Some Fallout 76 players in Australia who requested refunds due to the multitude of issues that plagued the game will be able to receive them.
The Australian Competition & Consumer Commission (ACCC) accepted an acknowledgment from ZeniMax, the parent company of developer Bethesda, that it likely “misled consumers” over their rights regarding Fallout 76.
Some players who purchased Fallout 76 complained to the ACCC after ZeniMax representatives told them that they were not entitled to refunds after the game’s launch. The latest entry in the Fallout franchise suffered from various bugs that hindered gameplay, in addition to lagging servers and visual problems.
With the ACCC’s ruling, ZeniMax will now provide refunds to Fallout 76 players who requested a refund between November 24, 2018, and June 1, 2019. Players who follow through with obtaining the refund will, of course, lose access to the game.
“When a consumer has purchased a product that has a fault which amounts to a major failure, the Australian Consumer Law provides them with the right to ask for their choice of either a repair, replacement or refund,” the ACCC said in a statement.
In relation to the refunds, ZeniMax will amend its customer service documents and scripts so that the issue will not repeat itself, in case a future game will draw a rash of refund requests like Fallout 76.
Examples of issues that players faced during the early days of Fallout 76 include triple nuke strikes causing a server to crash and accidental in-game immortality. There were even problems in the real world, as players who pre-ordered the game’s $200 Power Armor Edition caused an uproar after a promised military-style canvas bag was switched out for a cheaper nylon bag.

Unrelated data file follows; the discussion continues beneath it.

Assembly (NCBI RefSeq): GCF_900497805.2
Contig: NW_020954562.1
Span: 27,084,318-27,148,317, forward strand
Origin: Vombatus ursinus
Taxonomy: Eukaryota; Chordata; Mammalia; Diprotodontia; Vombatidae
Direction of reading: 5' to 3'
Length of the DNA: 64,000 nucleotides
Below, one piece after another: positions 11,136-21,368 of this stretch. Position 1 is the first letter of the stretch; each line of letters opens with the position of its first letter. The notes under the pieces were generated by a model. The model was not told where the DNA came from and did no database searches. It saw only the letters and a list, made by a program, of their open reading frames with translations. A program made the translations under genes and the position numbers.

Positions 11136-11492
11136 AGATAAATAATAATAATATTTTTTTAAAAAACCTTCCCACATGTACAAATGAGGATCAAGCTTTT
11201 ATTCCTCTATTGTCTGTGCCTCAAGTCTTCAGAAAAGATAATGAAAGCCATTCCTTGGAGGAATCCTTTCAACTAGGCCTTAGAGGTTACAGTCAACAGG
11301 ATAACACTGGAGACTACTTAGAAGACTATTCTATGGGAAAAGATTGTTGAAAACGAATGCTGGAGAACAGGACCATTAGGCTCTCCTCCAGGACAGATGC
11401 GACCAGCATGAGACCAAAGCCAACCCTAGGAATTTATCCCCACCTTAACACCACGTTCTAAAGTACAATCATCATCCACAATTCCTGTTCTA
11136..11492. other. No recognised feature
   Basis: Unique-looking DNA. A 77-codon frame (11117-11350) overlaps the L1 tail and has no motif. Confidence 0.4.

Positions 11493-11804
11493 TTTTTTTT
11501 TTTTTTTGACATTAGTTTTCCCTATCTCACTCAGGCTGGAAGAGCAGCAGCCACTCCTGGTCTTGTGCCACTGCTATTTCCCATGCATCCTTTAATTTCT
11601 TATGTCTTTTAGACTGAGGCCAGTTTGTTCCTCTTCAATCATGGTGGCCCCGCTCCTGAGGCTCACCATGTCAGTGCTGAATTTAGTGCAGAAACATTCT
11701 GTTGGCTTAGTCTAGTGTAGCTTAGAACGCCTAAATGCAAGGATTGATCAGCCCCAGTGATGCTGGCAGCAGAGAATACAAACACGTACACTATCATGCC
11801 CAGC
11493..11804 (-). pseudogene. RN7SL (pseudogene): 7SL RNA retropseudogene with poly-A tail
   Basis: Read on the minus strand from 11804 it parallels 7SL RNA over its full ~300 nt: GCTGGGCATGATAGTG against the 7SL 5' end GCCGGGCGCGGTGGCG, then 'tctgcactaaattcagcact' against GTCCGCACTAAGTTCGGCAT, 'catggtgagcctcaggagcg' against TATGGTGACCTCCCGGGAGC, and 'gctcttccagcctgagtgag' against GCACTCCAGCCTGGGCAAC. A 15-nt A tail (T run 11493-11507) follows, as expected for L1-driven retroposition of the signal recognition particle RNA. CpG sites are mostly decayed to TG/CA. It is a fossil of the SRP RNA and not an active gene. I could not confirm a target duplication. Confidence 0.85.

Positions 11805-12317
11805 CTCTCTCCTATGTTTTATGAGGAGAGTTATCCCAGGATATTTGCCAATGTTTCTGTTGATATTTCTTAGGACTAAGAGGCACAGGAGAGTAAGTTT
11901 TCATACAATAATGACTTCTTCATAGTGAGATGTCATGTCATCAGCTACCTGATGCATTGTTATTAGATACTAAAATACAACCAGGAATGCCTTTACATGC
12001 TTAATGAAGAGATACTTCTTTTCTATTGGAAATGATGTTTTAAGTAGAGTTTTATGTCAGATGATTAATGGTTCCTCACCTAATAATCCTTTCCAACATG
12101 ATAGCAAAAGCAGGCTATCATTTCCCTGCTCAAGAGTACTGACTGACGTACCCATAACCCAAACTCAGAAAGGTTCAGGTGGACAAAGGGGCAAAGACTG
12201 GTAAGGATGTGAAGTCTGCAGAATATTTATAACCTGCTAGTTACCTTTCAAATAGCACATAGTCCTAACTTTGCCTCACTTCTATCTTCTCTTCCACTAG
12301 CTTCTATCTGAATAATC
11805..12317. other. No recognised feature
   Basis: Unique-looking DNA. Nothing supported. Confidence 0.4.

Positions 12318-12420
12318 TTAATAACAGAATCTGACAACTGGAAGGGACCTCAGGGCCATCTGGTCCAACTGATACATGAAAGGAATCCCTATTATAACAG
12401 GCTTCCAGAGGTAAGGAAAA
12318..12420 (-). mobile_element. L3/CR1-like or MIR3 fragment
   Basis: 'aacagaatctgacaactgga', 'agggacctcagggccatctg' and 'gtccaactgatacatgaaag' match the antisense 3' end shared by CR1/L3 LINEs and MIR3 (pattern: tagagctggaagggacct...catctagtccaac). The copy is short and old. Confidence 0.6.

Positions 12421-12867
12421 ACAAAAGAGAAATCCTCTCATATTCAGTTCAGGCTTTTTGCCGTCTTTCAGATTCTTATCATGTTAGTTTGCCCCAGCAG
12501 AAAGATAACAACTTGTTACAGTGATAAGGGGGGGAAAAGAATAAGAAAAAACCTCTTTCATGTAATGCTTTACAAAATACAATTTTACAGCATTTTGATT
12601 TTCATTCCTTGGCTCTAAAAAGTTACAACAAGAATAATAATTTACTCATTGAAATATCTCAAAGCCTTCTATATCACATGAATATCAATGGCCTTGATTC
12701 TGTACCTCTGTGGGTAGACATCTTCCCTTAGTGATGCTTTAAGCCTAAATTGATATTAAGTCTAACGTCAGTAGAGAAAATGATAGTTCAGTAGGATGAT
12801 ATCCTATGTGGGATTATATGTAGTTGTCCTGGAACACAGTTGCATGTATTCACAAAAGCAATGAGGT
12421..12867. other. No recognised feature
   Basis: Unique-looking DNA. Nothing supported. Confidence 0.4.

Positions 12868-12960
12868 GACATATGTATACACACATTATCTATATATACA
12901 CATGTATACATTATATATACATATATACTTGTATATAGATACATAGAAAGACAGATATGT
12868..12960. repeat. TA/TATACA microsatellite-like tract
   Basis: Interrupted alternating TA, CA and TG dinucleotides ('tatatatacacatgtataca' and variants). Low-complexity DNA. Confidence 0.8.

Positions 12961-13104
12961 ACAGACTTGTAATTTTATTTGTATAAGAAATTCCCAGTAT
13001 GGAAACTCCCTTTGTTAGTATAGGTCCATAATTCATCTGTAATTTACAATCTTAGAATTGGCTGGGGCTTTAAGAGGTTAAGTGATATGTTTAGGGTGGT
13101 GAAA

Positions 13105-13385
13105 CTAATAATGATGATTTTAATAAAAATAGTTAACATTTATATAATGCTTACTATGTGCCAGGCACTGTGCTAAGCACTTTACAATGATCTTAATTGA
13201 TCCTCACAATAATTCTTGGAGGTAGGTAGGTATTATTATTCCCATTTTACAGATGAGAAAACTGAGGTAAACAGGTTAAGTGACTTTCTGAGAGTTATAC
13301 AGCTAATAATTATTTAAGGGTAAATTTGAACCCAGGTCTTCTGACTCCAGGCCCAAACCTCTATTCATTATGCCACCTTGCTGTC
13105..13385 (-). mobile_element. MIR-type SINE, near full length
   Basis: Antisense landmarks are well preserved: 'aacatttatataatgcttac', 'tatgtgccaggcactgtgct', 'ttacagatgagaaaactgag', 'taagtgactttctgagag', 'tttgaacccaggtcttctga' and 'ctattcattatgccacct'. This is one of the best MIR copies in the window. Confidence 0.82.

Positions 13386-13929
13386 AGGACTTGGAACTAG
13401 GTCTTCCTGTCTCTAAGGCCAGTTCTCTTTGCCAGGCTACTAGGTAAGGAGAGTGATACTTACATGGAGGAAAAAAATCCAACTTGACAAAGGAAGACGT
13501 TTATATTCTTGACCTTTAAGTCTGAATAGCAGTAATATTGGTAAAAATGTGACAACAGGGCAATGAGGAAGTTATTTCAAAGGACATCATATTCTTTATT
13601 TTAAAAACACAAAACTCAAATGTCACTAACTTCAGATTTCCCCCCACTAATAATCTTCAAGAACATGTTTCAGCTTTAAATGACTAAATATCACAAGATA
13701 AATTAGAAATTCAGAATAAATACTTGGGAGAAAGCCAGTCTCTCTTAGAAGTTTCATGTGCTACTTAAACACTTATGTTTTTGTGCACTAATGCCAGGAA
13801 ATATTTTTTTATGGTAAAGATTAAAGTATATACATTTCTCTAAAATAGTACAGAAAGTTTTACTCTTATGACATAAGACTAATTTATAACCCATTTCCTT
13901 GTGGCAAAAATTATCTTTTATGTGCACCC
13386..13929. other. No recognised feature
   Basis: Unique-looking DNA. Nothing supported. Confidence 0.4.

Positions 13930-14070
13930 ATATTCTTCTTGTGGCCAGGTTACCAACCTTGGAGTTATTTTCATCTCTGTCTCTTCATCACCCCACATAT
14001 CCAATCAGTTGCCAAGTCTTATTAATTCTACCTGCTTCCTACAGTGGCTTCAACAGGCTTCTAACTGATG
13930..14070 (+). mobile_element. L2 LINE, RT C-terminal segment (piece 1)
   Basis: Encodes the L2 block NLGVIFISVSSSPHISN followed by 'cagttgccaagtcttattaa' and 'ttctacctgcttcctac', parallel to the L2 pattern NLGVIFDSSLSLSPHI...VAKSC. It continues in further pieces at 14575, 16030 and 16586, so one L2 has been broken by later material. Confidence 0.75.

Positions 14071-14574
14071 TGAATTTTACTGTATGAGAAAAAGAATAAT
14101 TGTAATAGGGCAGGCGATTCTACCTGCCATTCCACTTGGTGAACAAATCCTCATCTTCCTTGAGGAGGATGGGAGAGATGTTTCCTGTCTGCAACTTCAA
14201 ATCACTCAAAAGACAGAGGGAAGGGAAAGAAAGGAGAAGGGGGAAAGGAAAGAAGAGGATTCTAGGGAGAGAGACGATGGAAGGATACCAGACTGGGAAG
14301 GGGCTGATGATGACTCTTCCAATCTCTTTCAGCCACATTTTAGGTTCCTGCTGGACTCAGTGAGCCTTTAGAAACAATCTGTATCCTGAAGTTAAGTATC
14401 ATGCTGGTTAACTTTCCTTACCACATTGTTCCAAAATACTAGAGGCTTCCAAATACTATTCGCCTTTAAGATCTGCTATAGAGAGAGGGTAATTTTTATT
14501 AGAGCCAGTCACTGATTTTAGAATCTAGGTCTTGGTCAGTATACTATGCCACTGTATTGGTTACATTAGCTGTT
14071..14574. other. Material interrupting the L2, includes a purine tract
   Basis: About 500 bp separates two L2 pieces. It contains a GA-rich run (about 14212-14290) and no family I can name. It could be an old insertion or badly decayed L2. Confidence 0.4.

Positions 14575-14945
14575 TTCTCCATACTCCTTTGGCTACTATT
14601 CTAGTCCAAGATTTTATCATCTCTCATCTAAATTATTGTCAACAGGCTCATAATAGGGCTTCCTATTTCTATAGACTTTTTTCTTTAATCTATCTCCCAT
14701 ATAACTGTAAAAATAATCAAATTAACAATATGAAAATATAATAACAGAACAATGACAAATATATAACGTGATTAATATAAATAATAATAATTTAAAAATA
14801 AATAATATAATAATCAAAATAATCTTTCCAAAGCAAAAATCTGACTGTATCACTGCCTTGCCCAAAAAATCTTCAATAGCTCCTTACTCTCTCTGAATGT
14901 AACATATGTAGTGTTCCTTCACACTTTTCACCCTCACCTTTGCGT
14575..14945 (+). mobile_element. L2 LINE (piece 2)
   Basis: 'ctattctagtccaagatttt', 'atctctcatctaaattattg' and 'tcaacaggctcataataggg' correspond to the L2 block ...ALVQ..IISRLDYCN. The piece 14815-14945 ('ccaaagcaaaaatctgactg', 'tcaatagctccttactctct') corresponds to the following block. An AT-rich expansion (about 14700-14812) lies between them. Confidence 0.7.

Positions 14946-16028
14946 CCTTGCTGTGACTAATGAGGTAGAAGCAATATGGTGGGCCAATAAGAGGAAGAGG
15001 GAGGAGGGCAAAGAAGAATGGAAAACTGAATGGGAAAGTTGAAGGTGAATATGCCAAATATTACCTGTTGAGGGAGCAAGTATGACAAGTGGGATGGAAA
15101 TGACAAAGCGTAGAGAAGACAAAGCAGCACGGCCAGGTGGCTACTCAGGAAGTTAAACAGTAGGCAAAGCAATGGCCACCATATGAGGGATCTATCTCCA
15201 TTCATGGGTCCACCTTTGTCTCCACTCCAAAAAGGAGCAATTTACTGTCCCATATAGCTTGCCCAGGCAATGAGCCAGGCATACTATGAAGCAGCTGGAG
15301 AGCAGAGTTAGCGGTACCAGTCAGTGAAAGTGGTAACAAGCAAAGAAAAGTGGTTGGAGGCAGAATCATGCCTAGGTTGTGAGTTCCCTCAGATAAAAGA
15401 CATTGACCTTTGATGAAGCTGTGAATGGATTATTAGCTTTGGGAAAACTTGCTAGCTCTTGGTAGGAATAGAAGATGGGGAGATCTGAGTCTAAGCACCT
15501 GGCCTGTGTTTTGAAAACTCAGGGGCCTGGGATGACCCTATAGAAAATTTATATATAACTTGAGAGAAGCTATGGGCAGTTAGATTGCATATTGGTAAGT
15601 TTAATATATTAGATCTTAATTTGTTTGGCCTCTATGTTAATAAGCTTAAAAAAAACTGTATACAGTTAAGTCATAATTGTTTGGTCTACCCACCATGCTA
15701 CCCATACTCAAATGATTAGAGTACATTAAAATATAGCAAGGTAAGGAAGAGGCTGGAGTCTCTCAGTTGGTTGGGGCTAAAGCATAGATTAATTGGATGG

Refunds are different in the United States, as they follow the seller’s policies. Online purchased made through the online stores for the PlayStation 4 and the Xbox One do not offer refunds for purchases, while Steam and the Epic Games Store allow refunds under certain conditions.
Bethesda has since been trying to win back players to Fallout 76, with plans such as a public test server that will roll out in 2020 to help prevent technical glitches. Whatever goodwill the developer has created in improving the game, however, may have been lost again with the $100-per-year Fallout 1st subscription plan.
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